Sunday, April 11, 2021


Pad Thai Noodles


I’ve been slow on getting recipes onto my blog during the Covid pandemic, since I’ve been cooking virtually every day at the family restaurant, Donderos’ Kitchen here in Athens. Casual cooking for family and friends, as well as teaching cooking, which often lead to blog posts, have been off for over a year. But I’ll try to get back into the habit, especially now that the hits on the blog have increased appreciably. I’ll start back up with a family favorite, pad thai noodles.


Pad Thai noodles,, without shrimp
Pad Thai noodles, non-shrimp version
This exciting concoction of rice noodles fried sweet and sour with shrimp, tofu, pork (I sometimes substitute chicken), bean sprouts and toasted peanuts, is thought by some Westerners to be a Thai national dish. In fact, pad thai, meaning fried in the Thai manner, is street vendor food that is whipped up fresh and served for lunch or snack. And it is only forty or fifty years old and not part of traditional Thai cuisine. My wife, Christina, grew up in Bangkok, and did not even see this dish until she was an adult. Because pad thai is typically a light meal in itself, it, like most noodle dishes, is not usually included in a Thai dinner.


The recipe serves six.

 1/2 pound Thai dry flat rice noodles, 1/8-inch wide

2 eggs, beaten

12 fresh shrimp, peeled, deveined, tail shells left on (optional, increasing the meat if not using)

1/2 pound raw chicken breast or pork, thinly sliced

1/2 of a (1-pound) cake of tofu, firm style, in 1/2-inch cubes

3 large cloves garlic, finely chopped

3 scallions, including most of the green part, diagonally sliced 1/2 inch long

5 tablespoons peanuts (dry roasted), crushed or chopped slightly

2 cups fresh bean sprouts, rinsed

3 tablespoons coarsely chopped fresh cilantro (coriander) leaves

4 tablespoons freshly squeezed lime juice

4 tablespoons Asian fish sauce (available in Asian groceries)

4 tablespoons palm or brown sugar

1/2 teaspoon ground red toasted pepper or 1/4 teaspoon cayenne plus 1/4 teaspoon paprika

3-4 tablespoons vegetable oil (not olive oil)

1 red chili pepper, seeds removed, shredded or 1/2 teaspoon roasted Thai pepper flakes)

Lime wedges plus several sprigs of cilantro (coriander) leaves for garnish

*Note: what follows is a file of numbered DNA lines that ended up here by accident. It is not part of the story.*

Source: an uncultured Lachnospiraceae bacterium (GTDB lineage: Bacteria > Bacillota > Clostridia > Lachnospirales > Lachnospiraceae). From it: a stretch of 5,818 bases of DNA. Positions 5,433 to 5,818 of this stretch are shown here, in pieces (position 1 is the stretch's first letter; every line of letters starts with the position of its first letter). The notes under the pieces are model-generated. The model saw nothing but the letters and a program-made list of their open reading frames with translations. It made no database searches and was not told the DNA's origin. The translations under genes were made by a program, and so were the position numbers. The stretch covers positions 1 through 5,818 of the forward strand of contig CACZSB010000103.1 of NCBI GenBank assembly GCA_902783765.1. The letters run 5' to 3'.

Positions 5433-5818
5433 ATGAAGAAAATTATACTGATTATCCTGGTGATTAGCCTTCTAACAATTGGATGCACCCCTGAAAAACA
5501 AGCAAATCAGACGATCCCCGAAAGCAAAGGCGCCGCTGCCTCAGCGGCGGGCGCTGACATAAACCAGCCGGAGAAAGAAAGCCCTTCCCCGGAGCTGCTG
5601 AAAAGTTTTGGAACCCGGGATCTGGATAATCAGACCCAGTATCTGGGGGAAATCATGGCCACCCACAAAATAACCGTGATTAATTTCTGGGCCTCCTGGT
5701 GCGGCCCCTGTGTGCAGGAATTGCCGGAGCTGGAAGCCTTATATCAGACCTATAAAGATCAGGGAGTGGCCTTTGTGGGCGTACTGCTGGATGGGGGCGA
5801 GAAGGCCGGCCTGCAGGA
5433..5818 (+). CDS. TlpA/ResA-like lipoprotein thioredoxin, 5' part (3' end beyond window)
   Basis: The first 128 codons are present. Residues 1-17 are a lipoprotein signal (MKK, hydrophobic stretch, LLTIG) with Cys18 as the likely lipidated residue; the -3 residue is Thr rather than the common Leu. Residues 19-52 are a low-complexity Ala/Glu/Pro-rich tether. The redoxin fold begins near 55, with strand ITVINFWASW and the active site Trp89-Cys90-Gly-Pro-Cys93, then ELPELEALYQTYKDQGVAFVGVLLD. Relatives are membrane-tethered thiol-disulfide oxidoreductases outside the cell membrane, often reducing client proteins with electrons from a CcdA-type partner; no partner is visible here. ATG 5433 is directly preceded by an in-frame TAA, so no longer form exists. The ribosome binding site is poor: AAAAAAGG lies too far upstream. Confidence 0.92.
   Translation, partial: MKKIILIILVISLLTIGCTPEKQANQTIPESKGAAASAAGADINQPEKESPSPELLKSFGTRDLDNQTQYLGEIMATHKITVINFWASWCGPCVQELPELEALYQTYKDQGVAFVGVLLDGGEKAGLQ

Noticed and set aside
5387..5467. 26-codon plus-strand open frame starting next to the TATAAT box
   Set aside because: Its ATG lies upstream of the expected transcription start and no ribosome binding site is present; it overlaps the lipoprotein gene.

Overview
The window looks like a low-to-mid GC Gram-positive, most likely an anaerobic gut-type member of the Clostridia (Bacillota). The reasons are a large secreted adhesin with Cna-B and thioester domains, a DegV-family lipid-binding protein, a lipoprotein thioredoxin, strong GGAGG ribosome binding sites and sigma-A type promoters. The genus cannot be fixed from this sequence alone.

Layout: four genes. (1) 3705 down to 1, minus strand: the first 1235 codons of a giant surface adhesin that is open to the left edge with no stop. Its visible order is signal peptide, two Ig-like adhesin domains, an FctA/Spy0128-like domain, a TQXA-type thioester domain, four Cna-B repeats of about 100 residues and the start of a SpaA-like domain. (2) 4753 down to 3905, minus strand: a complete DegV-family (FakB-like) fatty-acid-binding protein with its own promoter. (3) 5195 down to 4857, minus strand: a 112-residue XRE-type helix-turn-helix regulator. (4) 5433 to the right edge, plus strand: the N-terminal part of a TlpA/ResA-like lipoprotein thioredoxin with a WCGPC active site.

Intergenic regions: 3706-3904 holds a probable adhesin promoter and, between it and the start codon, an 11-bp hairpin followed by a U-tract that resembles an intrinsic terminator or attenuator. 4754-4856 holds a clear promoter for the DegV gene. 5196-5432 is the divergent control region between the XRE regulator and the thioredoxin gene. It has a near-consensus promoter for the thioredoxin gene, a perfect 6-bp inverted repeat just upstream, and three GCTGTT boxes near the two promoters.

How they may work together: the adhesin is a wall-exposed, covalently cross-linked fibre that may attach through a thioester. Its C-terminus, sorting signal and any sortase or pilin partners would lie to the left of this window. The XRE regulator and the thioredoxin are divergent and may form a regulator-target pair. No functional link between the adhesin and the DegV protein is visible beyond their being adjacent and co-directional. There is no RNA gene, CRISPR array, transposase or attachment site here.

Break noodles into 4-inch lengths. Soak in warm water at least 20 minutes, until softened. Drain. Beat eggs in a small bowl. Prepare the other ingredients from shrimp through cilantro leaves and set out in separate piles on a platter before cooking. Mix lime juice, fish sauce, sugar, and toasted red pepper, or cayenne plus paprika, in a small bowl.


Heat oil in a wok or large frying pan and gently stir-fry the garlic until pale golden. Add chicken or pork and increase heat and stir-fry until color is almost changed. Add shrimp, if used, and continue to stir-fry just until shrimp turn bright pink. Add the tofu. Stir and fry 15 seconds. Add lime juice mixture, stirring briefly to dissolve.


Add drained noodles and stir through the mixture 20-30 seconds (the noodles should start to become tender). Push noodles to one side in the wok. Add a little oil to the emptied part of the pan, and pour in beaten eggs. As they set, gently scramble them, keeping them separate from the noodles. Place most of the bean sprouts and scallions plus half the peanuts and chopped cilantro on the noodles. Stir these and the scrambled eggs throughout the noodles. Taste a noodle, and add fish sauce or salt if needed.


Serve immediately on a large plate or platter, sprinkling on the remaining bean sprouts, peanuts, scallions, chopped cilantro leaf, and red pepper or pepper flakes. Garnish with lime wedges plus several sprigs of cilantro. Diners should squeeze a little lime juice on their noodles.